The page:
Rumsfeld: The issues that I've been thinking about are several. One is the way this institution functions and how we might find ways to make it function better. As you know, there have been a number of looks at acquisition reform and finance reform. There is a series of fairly sizeable issues that I want to talk to the Congress about and get their perception as to how the Defense Department's functioning.

A second chunk is how the department interacts with the Congress. There again, I want to get their thoughts about how that could be improved. You wouldn't have the -- The practice as it exists today wouldn't exist if there hadn't over a period of decades been a series of problems and then a series of corrections to those problems, or seeming corrections to the problems, or monitoring the problems, or oversight of problems.

I think what we've got to do is to look at those two things first. How can we get the Department of Defense operating on a basis that is more efficient and more effective and more responsive? Then second, what can the department do to improve the relationship between the executive and legislative branches in terms of how we interact in hearings and appropriations and normal day to day type of things.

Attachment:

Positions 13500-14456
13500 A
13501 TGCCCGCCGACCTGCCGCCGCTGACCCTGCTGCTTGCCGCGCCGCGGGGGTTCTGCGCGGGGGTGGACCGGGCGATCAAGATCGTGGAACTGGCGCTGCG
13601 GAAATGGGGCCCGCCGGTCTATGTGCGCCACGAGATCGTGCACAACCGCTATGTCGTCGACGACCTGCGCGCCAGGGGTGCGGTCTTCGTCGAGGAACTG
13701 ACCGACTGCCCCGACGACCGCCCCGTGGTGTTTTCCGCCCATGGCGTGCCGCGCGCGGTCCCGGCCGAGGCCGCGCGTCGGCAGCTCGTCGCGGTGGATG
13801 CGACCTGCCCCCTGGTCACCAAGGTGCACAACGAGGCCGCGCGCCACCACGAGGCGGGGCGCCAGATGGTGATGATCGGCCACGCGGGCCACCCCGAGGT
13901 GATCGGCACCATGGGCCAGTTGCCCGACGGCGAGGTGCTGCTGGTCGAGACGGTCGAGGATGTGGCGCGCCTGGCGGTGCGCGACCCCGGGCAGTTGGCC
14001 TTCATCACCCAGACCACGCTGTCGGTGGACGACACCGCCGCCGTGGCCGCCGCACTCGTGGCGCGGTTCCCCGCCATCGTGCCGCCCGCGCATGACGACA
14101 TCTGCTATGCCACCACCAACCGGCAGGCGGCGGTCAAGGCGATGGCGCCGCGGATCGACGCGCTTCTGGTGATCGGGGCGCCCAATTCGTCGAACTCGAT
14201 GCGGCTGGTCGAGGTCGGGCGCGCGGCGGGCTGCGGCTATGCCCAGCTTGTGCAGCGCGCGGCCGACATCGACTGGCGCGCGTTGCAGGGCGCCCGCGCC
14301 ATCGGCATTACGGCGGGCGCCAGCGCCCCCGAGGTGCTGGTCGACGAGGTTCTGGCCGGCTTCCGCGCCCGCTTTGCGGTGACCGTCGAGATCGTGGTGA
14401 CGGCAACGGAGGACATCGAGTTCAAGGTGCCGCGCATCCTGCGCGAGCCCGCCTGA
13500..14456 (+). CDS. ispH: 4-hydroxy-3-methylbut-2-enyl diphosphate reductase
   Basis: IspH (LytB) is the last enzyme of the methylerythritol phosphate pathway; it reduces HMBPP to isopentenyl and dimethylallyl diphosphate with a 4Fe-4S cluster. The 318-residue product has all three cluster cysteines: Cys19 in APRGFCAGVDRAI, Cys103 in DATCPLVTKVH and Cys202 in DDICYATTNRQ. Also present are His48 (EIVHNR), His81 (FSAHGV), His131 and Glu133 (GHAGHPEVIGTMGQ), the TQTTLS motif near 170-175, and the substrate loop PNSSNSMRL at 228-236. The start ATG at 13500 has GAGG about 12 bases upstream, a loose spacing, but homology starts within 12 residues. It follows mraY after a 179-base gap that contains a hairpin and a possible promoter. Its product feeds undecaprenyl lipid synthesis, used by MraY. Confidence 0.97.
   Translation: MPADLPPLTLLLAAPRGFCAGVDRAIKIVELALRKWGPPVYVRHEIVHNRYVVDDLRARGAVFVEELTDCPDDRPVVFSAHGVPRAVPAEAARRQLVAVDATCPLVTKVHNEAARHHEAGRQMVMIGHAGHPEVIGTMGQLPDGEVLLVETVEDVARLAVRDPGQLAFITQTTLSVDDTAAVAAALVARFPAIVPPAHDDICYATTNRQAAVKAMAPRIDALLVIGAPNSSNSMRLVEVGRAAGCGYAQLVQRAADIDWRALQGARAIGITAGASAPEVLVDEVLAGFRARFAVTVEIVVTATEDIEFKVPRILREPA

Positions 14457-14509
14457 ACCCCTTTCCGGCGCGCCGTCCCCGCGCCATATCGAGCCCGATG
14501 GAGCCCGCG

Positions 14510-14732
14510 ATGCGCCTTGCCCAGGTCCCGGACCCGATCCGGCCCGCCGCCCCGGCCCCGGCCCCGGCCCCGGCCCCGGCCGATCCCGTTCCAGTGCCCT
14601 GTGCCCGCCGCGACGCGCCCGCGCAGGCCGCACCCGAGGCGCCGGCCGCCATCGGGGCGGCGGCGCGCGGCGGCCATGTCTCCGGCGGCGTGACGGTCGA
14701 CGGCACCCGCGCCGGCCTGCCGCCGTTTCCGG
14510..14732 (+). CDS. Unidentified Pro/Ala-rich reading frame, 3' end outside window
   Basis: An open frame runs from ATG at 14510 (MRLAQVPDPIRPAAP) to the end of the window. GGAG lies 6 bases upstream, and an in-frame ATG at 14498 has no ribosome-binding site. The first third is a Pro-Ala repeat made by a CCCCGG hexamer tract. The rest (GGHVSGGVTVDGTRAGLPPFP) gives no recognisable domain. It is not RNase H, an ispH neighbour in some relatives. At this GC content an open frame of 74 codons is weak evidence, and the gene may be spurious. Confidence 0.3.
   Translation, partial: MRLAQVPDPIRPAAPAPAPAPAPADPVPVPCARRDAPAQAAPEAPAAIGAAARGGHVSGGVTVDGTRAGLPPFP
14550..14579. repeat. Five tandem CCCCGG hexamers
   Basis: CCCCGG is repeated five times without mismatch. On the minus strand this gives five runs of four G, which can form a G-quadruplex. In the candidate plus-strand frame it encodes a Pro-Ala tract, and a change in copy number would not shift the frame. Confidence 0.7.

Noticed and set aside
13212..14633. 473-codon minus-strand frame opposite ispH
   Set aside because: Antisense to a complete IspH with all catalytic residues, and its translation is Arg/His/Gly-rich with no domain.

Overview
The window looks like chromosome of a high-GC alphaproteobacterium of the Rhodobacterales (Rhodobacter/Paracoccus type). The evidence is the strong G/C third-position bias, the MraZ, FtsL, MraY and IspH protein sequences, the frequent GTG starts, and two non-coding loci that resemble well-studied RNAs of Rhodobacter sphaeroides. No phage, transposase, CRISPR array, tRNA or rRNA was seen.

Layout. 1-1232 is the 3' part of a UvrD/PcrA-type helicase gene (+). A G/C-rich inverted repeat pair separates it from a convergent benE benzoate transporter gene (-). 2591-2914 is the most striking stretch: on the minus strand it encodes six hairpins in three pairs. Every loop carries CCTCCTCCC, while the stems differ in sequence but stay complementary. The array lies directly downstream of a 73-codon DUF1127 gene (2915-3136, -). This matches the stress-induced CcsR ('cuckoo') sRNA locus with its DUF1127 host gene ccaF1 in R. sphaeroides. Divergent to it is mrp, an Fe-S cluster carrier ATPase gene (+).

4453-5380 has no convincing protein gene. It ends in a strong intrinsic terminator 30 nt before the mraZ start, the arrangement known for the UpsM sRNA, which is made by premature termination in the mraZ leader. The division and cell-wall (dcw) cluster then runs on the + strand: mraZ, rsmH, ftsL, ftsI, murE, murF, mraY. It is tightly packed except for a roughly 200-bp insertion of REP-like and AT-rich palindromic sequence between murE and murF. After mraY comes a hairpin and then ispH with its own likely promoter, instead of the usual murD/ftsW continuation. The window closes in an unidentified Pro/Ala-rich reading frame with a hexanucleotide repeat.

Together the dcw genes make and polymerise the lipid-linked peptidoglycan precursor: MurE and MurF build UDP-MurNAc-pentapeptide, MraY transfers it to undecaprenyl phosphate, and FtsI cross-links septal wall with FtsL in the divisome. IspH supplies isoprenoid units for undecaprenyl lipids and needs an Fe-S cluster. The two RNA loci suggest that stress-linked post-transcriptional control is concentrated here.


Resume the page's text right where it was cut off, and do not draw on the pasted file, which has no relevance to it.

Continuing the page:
Larry DiRita's been down, acting head of the Office of Legislative Affairs for the past several months prior to when Tom Moore was confirmed, and he tells me we've got something like 400 or 500 people spending full time doing various types of legislative affairs.

Q: Either responding to Congress or...

Rumsfeld: One thing and another.

Q: Interacting.

Rumsfeld: And that there are something like a couple of thousand interactions a week by phone or mail between the legislative branch and the department. That we have some 900 plus reports that we file with Congress every year. And some 24,000 auditors and inspectors of various types who monitor everything that's going on in the department. The question is how can we -- Is it possible to talk it through and figure out a way that we can get that so it works better from everyone's standpoint. From the standpoint of the Congress. And we'll be talking about that.